In the past, my trauma therapist has had to give me a reality check about over-identifying with borderline personality disorder (BPD). To be honest, I needed that wake-up call. Not every unpleasant thought or emotional dip is automatically a BPD symptom. It's made me realize the pitfalls of getting too wrapped up in identifying with my mental health issues.
Borderline personality disorder (BPD) affects me in many ways. If you really know me -- we're talking roommates and family -- you'd catch onto the petulance, those bursts of childlike fury that bubble up out of nowhere. On the outside, borderline personality disorder has me spinning with emotions, intense reactions, and a sprinkle of unpredictability. However, what seems to be a mood affliction is actually a batch of survival tactics that collectively comprise the framework of my personality. Read on to learn how BPD really affects me.
I've got this oddly specific fear of abandonment at night. It's bizarre, but when my partner dozes off before me, I feel like a lost child, abandoned at the mall. I'm aware it's not rational; my partner is right there, snug beside me, and I'm a grown adult who's tackled the mall solo countless times. But that lingering fear of desertion from my past creeps in as if it were determined to sabotage the present.
I'm Karen Mae Vister, and I'm overjoyed to be the new author of "More than Borderline." Living with borderline personality disorder (BPD) hasn't been a walk in the park for me. Out of the BPD criteria, I've experienced my fair share of chronic emptiness, emotional roller coasters, and desperate efforts to avoid feeling abandoned. But this blog isn't about dwelling on the struggles; it's about shining a light on the path to recovery and breaking down the stigma surrounding BPD.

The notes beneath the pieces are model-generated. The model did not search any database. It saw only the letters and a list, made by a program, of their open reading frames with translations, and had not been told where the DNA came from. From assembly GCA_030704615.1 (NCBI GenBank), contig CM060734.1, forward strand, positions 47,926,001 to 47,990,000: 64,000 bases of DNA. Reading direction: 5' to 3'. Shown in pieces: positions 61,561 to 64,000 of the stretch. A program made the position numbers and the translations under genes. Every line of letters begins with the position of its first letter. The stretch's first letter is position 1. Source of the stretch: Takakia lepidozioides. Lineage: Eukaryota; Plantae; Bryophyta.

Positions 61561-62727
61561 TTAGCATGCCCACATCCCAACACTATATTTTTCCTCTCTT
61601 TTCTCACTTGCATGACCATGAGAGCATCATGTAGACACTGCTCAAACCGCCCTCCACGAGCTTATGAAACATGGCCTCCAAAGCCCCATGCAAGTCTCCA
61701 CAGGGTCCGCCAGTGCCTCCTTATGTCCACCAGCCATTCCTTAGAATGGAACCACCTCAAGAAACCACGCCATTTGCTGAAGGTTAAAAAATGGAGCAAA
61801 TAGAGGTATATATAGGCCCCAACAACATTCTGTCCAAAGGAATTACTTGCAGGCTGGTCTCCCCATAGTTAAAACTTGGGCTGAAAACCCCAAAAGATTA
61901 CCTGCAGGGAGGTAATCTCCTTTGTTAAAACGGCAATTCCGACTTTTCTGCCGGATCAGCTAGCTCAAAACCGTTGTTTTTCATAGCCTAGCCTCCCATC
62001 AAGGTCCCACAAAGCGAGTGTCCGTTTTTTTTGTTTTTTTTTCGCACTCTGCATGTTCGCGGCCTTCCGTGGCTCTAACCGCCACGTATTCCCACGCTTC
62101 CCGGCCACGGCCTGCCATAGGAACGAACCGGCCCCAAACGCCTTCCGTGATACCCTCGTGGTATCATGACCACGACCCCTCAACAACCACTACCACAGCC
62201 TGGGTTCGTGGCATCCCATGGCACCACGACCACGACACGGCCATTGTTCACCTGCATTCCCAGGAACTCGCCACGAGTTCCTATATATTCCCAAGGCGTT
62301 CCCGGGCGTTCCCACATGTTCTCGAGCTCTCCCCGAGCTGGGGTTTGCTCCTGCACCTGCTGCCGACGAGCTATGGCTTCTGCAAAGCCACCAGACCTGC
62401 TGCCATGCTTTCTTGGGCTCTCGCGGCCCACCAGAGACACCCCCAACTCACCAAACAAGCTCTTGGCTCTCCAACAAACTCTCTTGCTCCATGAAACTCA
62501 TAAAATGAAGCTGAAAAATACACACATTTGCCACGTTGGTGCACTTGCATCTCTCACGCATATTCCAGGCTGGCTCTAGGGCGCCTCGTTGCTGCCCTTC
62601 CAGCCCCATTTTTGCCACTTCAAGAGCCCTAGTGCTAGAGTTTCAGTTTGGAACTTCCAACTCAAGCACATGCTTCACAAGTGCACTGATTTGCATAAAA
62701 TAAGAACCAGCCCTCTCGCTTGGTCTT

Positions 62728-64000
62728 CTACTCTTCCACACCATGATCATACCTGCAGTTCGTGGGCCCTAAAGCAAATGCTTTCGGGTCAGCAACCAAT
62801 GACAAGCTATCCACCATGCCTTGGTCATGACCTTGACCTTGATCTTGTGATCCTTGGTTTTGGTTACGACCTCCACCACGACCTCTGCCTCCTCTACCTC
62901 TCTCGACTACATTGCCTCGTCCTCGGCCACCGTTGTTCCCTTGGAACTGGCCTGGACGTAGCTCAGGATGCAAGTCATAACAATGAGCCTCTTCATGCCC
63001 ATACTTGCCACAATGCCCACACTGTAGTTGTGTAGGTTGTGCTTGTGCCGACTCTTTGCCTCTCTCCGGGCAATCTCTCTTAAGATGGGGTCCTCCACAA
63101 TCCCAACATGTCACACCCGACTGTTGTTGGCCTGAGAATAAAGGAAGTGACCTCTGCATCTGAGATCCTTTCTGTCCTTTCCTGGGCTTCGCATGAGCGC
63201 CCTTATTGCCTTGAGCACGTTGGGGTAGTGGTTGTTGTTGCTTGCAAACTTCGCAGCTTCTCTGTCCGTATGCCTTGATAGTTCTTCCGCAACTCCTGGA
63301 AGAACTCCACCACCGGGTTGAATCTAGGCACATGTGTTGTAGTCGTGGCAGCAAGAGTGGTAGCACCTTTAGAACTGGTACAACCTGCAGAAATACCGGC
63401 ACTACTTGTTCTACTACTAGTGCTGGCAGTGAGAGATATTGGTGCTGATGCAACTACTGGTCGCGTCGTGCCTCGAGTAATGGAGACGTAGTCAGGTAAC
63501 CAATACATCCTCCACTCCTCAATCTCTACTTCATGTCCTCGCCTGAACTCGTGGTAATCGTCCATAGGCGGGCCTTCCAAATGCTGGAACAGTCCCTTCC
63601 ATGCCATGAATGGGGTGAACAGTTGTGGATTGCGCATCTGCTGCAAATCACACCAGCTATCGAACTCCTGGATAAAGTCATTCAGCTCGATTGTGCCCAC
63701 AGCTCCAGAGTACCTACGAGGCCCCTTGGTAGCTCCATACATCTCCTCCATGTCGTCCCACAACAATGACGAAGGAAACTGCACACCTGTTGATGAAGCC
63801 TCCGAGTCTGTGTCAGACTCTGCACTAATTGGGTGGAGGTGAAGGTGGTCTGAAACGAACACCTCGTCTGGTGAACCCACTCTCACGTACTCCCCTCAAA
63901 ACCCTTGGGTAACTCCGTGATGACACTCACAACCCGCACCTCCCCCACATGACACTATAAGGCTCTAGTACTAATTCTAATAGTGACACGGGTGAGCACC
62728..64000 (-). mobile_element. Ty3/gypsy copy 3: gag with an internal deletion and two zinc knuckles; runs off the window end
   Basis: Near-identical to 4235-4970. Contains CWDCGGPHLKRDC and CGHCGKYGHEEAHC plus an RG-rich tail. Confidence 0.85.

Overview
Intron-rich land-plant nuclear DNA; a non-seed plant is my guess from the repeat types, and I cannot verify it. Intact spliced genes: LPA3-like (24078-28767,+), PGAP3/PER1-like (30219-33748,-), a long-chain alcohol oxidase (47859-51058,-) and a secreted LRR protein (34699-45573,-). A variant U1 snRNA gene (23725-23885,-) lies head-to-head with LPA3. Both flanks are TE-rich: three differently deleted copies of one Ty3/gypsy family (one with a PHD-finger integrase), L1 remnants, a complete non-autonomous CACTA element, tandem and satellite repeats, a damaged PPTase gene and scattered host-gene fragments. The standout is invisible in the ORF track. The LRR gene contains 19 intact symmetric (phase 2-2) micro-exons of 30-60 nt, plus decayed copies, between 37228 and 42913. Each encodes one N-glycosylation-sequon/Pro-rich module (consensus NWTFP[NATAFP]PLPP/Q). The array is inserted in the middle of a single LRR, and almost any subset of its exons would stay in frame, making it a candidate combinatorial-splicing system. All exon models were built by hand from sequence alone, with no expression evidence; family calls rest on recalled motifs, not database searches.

In this video, I talk about one of my secret tricks to self-soothing when borderline personality disorder (BPD) symptoms are triggered.
Before I knew anything about borderline personality disorder (BPD) or antidepressants, I knew that pharmaceutical drugs were bad. Or, at least that's what I was told growing up. I learned from a young age not to trust therapists or doctors. Doctors wanted to poison your body, and therapists wanted to poison your mind. Why would I think that? Well, because then it would be easier for them to control you.
I recently went through a challenging period and didn't realize the seriousness of the events on my mental health until I physically reacted to my borderline personality disorder (BPD) symptoms. It's not uncommon that my body knows something is up before I do.
My name is Desiree Brown, I live with borderline personality disorder (BPD), and I am the new author of "More than Borderline" here at HealthyPlace. The first time I tasted those words, they disgusted me. Was I supposed to be in order? Would that then make me out of order? Like a common public toilet?
I just celebrated my first marriage anniversary. When I was younger, my borderline personality disorder (BPD) symptoms were so intense that I struggled to maintain long-term, healthy relationships. However, I have adopted some strategies to keep my marriage and myself healthy.
It can be challenging to make and keep friends if you live with any mental illness. If you have borderline personality disorder (BPD), your unpredictable behaviors, tumultuous emotions, and fear of abandonment can drive others away. However, managing your BPD symptoms can help you to stabilize your friendships.